About 40 million hours & $ 40 million have gone into the making of this report over the 5 years that experts have spent on it, says Anne Laringauderie, Executive Secretary of the IPBES.
Audrey Azoulay, Director-General UNESCO
Rober Spaul, Head Communication, IPBES kicks off the launch of the report.
Live stream of the report's key findings is a-go!
Species loss: A slow and silent crisis
There's a reason this report warrants worldwide. Unlike rising temperatures, which have had seen a massive rise in public awareness around the world, the slow loss of nature was a "more silent crisis," he said.
The @IPBES #GlobalAssessement report is the first of its kind to target #GlobalGoals by including indigenous and local knowledge for better policy-making.— UNESCO (@UNESCO) May 2, 2019
More to follow on Monday 6 May! https://t.co/nr4jz6YtrZ #IPBES7 pic.twitter.com/Mc2viZCybO
Human beings can't survive without all the amazing benefits that nature provides and yet we are destroying it at an alarming rate. The upcoming #IPBES7 report is another stark warning that we need action now because #NatureMatters to our wellbeing. https://t.co/BmWKdQphJv— WWF 🐼 (@WWF) May 5, 2019
While the powers that be need to take constructive steps, we need to do our bit as well!!
#IPBES7 @IPBES #GlobalAssessment report released today depicts extent to which human activity triggers #biodiversity loss, and land use for intensive #agriculture is one of key drivers. report also includes important recommendations for govts and for us all, as consumers pic.twitter.com/nwyyxHqVeo— Camille Perrin (@Perrin_Cam) May 6, 2019
Nature needs us to be proactive and save what's left of our species.
Watch the launch of the report live at 4:30 IST
🔴 Happening TODAY!— UNESCO (@UNESCO) May 6, 2019
Follow live the launch of the key findings of @IPBES #GlobalAssessment Report- the definitive global synthesis of the state of #biodiversity, ecosystems & nature's contributions to people.
🗓️ 6 May | ⏲️ 1pm CET | ▶️https://t.co/Tpvw3AbDK2 #IPBES7 pic.twitter.com/VClNnX1azr
Study of changes to land, water ecosystems over 50 years
The report doesn't survey all life on Earth. Instead, it focusses on changes to all ecosystems on land (except that of Antarctica), inland waterways and open oceans over the past 50 years. Some of the aspects that the report will cover is how the loss of species affects economies, livelihoods, food security and quality of life.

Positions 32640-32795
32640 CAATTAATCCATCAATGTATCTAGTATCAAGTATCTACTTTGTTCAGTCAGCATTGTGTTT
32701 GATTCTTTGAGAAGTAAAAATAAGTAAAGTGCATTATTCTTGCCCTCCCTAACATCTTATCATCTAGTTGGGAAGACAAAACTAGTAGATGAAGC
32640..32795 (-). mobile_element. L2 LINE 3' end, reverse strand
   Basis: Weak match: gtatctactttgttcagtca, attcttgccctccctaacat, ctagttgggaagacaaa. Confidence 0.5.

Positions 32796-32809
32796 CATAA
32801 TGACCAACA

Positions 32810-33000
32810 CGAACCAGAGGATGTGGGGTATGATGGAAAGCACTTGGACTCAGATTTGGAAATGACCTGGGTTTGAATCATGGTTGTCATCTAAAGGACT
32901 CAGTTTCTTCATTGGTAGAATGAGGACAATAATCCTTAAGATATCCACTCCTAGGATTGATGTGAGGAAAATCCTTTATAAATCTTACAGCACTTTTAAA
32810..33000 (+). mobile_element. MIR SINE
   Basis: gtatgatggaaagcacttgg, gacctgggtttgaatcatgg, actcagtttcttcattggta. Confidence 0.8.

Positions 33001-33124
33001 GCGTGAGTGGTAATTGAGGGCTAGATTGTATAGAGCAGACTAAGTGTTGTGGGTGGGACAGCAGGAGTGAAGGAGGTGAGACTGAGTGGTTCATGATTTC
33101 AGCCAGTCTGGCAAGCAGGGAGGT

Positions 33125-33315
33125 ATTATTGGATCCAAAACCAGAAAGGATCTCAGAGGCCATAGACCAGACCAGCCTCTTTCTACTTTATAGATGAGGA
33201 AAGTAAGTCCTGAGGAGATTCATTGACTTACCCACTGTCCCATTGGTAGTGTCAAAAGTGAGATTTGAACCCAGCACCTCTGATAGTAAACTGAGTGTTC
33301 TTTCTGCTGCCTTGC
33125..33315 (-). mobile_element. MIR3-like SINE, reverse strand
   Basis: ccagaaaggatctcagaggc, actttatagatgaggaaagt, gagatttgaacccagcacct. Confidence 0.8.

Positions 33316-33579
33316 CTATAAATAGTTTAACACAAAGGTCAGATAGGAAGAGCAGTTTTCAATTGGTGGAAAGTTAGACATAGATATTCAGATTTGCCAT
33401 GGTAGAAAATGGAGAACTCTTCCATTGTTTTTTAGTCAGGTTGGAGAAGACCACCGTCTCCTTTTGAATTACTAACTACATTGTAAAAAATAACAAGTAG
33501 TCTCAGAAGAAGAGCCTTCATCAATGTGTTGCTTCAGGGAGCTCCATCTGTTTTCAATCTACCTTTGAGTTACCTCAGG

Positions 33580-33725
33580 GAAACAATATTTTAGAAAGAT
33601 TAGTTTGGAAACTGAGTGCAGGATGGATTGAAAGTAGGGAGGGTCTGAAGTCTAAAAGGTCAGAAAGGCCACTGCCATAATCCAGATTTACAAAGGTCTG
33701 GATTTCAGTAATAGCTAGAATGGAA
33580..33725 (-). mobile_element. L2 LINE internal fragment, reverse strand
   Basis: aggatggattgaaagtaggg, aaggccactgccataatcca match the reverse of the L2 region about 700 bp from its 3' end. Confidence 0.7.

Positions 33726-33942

The #IPBES7 is standing in Paris to present the final version of his report on biodiversity state. 3 years of work, 150 scientifics, 50 different countries to determine exactly what decisions we have to take to protect our #biodiversity from massive extinction. @IPBES pic.twitter.com/L1JKuP5ZN0— WorldCycler (@WCycler) May 5, 2019
Conservation & sustainability of ecosystem a key area of focus
The IPBES team of researchers has worked with indigenous people to put together the 1,800-page summary for policymakers in conservation & sustainability of ecosystems, including our own.
.@IPBES has teamed up with indigenous and local people to bring you a cutting-edge report on #conservation & #sustainability of ALL ecosystems, including our own. Don’t miss the launch of the report 6 May!— UNESCO (@UNESCO) May 5, 2019
🐼🐾More updates to come! https://t.co/nr4jz6YtrZ #GlobalAssessment pic.twitter.com/woEunQOp9j
Live webcast of some of the key findings from the report starting 4.30 pm IST
Sneak preview at the report's highlights
Here's a look at some of the broad conclusions drawn in the United Nations report.
Crux of the IPBES Report
The report is expected to provide policymakers with an evidence-based look at the loss of species in Nature over the past decades, and what can be done to meet biodiversity targets, Sustainable Development Goals and other global objectives for natural diversity.
The Global Assessment Report is the fifth report of its kind since 2005, prepared by 150 leading international experts across 50 countries.
We're now less than an hour away from the launch of a major UN report that looks at the state and diversity of Nature as it stands today.